The connection between insecure precarious work with the struggles of beneficiaries was overlooked by many commentators.  There are no guarantees of on going work and the hours are unpredictable because they are casualised.  Casualised labour is not employment, it’s a form of flexibility that is the domain of those who can afford flexibility linked to the whims of an employer. There is no flexibility for people accessing welfare. Beneficiaries have no choice if they want the continued support of welfare. Precarious and casualised work means that beneficiaries are overpaid every other week.

It does not matter who forms the government, what matters and what we must respond to is the demand from communities that welfare is reformed to become a safety net and not a sentence. Given the outcomes of the general election and the potential coalition weightings, I think it is reasonable to say that no government alone will secure improvements for beneficiaries and low wage earners, this is going to take people and their communities. Real change takes organisation, voices and communities. Political discussion does not end on election night, nor does it end once a government is announced. Politics is ongoing engagement, agitation, education and organisation.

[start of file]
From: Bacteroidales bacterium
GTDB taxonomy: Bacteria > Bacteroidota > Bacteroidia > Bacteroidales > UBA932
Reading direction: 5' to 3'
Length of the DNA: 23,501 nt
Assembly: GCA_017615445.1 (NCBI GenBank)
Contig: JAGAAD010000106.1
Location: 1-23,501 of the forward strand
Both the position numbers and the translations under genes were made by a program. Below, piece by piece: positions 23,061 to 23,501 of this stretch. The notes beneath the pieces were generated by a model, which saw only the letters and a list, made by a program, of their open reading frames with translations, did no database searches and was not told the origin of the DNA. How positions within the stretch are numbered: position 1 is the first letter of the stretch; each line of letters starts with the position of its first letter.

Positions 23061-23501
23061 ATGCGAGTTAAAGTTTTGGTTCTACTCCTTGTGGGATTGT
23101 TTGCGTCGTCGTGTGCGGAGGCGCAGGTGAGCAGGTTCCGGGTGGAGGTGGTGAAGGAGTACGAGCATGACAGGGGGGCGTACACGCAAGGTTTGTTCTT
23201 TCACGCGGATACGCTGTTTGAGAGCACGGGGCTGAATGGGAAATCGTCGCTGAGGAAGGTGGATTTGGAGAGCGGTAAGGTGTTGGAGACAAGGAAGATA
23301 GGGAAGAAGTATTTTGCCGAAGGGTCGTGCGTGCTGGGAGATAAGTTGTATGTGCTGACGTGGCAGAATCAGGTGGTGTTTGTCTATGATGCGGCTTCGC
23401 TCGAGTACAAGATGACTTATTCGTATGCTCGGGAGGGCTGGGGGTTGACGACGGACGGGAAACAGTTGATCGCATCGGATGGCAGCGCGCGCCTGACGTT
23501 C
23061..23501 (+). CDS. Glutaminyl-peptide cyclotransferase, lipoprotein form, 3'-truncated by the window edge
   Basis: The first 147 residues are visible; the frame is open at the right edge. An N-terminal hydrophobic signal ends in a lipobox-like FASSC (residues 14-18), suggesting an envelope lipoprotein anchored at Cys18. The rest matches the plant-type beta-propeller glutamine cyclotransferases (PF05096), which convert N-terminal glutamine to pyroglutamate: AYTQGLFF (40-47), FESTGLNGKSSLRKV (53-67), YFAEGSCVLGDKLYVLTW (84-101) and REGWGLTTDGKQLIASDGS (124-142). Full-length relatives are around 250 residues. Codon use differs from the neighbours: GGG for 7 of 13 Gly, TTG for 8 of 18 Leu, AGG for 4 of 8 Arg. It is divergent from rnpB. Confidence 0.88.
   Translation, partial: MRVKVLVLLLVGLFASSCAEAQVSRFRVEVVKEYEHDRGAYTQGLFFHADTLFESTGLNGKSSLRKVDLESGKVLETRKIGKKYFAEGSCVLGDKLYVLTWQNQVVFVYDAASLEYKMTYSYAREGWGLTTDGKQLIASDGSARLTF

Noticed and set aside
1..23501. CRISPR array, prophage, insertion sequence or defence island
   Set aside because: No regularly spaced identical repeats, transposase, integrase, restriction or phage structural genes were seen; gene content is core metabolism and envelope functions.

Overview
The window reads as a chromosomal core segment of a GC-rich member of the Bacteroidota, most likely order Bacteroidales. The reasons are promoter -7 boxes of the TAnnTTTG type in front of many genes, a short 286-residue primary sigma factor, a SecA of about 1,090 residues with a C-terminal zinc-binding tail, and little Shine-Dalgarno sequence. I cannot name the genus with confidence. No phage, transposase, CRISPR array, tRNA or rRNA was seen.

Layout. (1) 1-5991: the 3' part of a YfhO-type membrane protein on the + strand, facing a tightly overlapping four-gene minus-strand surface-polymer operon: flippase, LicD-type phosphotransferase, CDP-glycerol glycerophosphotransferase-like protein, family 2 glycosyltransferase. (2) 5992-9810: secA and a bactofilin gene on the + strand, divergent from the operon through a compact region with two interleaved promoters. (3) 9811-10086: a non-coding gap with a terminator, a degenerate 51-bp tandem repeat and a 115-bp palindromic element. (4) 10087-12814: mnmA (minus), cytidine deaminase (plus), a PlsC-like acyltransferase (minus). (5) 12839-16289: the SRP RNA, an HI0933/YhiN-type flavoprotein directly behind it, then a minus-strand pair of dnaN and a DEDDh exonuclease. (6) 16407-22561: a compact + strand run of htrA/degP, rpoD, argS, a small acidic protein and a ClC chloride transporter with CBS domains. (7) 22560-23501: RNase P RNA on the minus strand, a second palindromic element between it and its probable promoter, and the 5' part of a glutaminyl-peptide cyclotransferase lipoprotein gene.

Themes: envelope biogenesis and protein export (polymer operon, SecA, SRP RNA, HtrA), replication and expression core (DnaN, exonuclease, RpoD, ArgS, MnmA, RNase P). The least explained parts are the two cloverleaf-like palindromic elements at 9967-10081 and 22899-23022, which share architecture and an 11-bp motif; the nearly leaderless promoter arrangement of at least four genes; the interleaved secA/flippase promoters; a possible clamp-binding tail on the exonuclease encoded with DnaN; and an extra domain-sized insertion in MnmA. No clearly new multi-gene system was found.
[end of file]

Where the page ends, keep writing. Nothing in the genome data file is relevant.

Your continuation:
Your silence will not protect you – Audre Lorde.

Now, we the public, the privileged, those who have survived the welfare system and the resulting trauma, those who have no need of the system right now, must be the ones who step up and amplify the voices of beneficiaries. The one thing we have learned well since July is that welfare recipients are and will be punished for challenging decisions and by extension the system and being trespassed from the offices of Work and Income can mean both hunger and homelessness.